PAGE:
It appears that investors have been trimming exposure to European based equity ETF EZU (iShares MSCI EMU, Expense Ratio 0.52%) in recent sessions, as approximately $200 million has flowed out of the fund in the past week or so (total AUM in the ETF is currently $2.1 billion).
EZU is designed to provide access to the equity market performance of EMU member countries, which iShares specifies as members of the European Union whom have adopted the Euro as its currency.
From a country standpoint, France and Germany have the most representation, with weightings of 31.49% and 30.23% respectively in the underlying index, followed by Spain (10.44%), the Netherlands (9.49%), and Italy (7.50%).
The fund has a decidedly mega/large cap bias, with north of 85% of the overall portfolio invested in companies that would fall in either of those cap sizes, and looking at the top holdings one will see names like Sanofi, Total SA, BASF SE, Siemens AG, and Banco Santander SA.
EZU is currently flirting with its 50 day moving average and has lost some steam after topping out at $35.41 in early February, and the fund has recently been trading very heavy volume relative to its daily average of about 1.9 million shares (one session north of 7.5 million shares and several between 2.5-5 million shares in the past week or so).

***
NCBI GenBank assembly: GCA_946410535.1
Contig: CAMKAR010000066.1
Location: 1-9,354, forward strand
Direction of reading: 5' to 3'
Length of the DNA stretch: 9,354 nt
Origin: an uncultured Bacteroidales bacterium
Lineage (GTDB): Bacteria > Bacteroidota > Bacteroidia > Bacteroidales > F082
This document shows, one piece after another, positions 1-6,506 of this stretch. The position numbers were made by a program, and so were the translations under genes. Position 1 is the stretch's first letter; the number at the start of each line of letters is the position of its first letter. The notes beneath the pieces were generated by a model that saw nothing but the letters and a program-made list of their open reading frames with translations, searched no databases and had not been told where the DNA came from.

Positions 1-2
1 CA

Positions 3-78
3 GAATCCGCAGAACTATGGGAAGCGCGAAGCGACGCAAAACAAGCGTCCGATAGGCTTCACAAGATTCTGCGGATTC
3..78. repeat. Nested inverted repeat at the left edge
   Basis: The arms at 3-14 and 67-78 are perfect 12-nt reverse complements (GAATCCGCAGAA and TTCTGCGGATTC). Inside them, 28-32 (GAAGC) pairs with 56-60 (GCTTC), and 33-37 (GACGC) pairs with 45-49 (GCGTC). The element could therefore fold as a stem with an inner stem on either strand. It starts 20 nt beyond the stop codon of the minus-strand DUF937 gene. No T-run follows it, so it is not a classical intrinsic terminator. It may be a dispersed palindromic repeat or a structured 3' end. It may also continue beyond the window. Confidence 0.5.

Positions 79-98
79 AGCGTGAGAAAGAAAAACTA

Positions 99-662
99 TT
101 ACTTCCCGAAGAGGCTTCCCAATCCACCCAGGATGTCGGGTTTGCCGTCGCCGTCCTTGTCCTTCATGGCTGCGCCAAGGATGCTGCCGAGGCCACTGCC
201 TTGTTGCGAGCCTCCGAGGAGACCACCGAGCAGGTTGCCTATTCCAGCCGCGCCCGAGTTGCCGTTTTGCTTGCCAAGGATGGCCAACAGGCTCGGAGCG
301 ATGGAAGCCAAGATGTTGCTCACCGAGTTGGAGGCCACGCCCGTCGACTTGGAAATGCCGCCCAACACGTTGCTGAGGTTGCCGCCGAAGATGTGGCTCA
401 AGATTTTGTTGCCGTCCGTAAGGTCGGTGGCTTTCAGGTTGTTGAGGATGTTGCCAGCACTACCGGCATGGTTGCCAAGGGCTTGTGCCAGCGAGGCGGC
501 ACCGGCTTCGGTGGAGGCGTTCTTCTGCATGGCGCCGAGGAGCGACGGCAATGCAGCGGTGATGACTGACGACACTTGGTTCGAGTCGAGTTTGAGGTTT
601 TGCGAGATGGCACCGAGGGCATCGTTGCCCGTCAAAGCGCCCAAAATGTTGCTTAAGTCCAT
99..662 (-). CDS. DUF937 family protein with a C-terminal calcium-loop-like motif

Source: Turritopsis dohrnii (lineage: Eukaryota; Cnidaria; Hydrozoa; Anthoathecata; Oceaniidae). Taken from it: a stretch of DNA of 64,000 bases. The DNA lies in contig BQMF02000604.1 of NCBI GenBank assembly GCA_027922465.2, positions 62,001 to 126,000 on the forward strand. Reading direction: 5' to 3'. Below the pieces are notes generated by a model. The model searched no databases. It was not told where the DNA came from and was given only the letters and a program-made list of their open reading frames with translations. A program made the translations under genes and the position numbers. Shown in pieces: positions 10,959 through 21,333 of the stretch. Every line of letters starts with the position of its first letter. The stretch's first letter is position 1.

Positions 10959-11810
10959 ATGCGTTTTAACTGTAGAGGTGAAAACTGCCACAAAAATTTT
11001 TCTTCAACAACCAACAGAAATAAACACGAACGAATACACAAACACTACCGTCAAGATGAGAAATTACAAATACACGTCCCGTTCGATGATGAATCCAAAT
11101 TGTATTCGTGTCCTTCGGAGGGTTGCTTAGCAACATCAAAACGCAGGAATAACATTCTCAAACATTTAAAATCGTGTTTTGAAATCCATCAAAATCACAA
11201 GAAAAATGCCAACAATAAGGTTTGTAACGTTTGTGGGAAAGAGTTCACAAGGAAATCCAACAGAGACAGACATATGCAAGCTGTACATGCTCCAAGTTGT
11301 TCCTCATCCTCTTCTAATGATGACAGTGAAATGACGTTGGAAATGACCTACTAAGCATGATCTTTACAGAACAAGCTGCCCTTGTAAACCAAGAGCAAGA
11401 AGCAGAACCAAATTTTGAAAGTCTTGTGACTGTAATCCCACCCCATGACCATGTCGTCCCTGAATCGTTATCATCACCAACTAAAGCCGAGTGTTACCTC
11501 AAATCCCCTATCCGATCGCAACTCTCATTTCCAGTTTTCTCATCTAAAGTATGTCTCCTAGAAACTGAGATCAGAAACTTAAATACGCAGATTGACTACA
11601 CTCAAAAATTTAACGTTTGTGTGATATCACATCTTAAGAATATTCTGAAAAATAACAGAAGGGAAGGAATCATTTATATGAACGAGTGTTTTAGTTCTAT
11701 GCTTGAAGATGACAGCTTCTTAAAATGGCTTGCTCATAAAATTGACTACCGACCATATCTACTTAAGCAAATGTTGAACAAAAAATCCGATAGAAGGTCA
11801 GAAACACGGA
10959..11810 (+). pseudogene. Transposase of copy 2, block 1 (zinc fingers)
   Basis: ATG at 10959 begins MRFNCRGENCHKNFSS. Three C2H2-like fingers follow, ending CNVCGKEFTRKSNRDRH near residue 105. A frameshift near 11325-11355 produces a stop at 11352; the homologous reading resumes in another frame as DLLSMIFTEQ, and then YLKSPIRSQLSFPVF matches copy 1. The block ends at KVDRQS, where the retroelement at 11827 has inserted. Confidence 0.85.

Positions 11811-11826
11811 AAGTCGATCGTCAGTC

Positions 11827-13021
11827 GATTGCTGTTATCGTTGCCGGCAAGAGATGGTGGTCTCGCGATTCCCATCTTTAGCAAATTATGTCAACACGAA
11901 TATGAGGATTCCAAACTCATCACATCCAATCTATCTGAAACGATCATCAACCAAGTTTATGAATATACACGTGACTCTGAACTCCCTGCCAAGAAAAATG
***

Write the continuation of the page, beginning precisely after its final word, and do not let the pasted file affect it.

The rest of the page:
Related broad based Europe focuses ETFs including VGK (Vanguard Europe, Expense Ratio 0.14%) and FEZ (SPDR DJ Euro STOXX 50, Expense Ratio 0.29%) and IEV (iShares S&P Europe 350, Expense Ratio 0.60%) have also seen greater than normal trading activity in the past seven to ten days as European equities are clearly in focus again heading into the end of the first quarter.
iShares MSCI EMU
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